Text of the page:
Instruments (Futures) for SHORT TERM trading (lower 5m)? (Suggestions)

Discussion in 'Index Futures' started by ikeaboy, Aug 5, 2010.

  1. ikeaboy


    Hey folks,

    I am testing the currency futures (6A, 6B, 6C, 6E, 6J) for short term trading right now and I am experiencing very different results... The best results gave me 6B so far... (My strategy is very simple - enter in retracements in the direciton of the trend... but this is not relevant)

    By now I think that some of the 5 contracts are just not behaving that well for short term trading (especially 6A, 6C and 6J) ... so i was thinking of trying some other contracts...

    So what contracts do you guys use for short term trading?

    By the way with short term trading I mean trading on timeframes lower than 5m... (I traded on 4range bar charts)

    Thanks for suggestions!

    Best wishes,
  2. TGpop


    you should try ES , and with tick charts
  3. CL and ES both have journals. take it easy on cl if you are new tho, eat your lunch. es can too, but not as dramatic
  4. NoDoji


  5. ikeaboy


    ES, NQ and YM move almost identical... sometimes i think NQ makes better moves... what do you think is the best suited instrument for short term trading?

    when looking at oil - is CL the way to go? or are there other liquid and volatile oil futures?

    (unforunately i cannot look at every contract - seems my broker does not offer some...)

    thanks so far for the replies...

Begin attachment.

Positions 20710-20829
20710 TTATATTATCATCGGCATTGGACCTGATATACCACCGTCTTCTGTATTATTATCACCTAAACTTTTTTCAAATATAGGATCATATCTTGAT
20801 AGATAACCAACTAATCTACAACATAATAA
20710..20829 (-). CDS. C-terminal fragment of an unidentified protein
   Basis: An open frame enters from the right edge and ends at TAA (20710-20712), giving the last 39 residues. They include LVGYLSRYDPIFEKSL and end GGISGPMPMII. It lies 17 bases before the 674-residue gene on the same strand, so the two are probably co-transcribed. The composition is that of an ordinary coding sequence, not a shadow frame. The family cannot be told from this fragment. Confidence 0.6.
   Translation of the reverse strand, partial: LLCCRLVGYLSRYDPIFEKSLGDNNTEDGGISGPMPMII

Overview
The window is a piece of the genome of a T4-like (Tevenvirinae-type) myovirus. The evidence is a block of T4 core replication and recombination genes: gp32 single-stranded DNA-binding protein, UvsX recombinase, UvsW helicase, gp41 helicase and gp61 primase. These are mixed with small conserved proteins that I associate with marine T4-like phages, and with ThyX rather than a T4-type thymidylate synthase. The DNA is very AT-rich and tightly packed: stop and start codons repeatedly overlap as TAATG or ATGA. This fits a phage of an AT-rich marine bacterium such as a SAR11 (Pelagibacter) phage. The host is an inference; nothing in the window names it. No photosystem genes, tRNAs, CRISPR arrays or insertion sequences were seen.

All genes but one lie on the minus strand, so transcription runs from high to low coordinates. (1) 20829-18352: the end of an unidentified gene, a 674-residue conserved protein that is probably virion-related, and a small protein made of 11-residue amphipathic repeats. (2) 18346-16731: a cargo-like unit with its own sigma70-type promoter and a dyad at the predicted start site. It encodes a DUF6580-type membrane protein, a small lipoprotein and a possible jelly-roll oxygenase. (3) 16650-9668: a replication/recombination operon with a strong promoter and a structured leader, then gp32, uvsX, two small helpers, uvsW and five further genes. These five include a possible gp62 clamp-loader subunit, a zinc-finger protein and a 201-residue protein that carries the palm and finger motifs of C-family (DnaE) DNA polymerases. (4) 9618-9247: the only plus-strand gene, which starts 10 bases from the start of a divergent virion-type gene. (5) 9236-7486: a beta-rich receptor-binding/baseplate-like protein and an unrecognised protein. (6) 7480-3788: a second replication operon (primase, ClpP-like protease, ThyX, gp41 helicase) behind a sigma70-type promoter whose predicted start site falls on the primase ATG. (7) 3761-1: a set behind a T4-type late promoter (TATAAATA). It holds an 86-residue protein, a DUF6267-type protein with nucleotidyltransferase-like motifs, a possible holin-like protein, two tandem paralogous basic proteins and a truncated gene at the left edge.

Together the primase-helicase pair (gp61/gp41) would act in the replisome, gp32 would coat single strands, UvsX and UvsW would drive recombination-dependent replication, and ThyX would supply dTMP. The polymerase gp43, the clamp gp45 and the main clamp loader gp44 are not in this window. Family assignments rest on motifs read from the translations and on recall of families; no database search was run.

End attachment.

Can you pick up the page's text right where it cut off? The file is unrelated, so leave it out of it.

6. joe4422


    CL is the most liquid, but there are other illiquid contracts.

    ES is far more liquid than NQ or YM. With NQ and YM you'll get stops blown through some times.
  7. wrbtrader


    Usually any trading instrument that's on the worlds active trading list will be suitable for short term trading based upon their liquidity. Stocks & Commodities magazine has a decent list that ranks the worlds trading instruments based upon liquidity at their website.

    Other websites (use Google search) will give similar lists based upon liquidity in combo with volatility.

  8. ikeaboy


    what do you guys think about bonds, metals or agriculturural futures?
  9. You can trade all the contracts other traders mentioned.

    Bonds and notes are fine and have lots of liquidity - they may be stuck in a range until the macroeconomic picture clears, though.

    Metals are tricky to trade. Gold is in its own world. Copper trades similar to oil, only more China-dependent. Silver can go either way and is on the lower end of the minimum liquidity you'll want to avoid nasty slippage.

    I would forget about agrs and softs unless you are seriously capitalized and want to do swing trading.

    By the way, how many years (if any) have you tested in currencies. If you've only tested last few weeks/months, you'll get very different results.
  10. QM or mini-oil is basically the same as CL but half the size.

    HO (heating oil) and RB (gasoline) have much lower liquidity and higher slippage, but tend to trade in tandem (except after inventories).

    You can also trade Brent (North Sea oil) and WTI (a proxy for CL) in the ICE.

    There are hundreds of other oil-related contracts, but with very low liquidity (basically they're for hedgers and funds - you won't see retail traders there).

    You also have NG (Natural Gas), which moves fast and decoupled from oil a couple of years ago.

    Other than QM (for reduced size) or NG, you would need - in my view - some very good rationale and/or a huge account to trade most of these, though.
    #10     Aug 5, 2010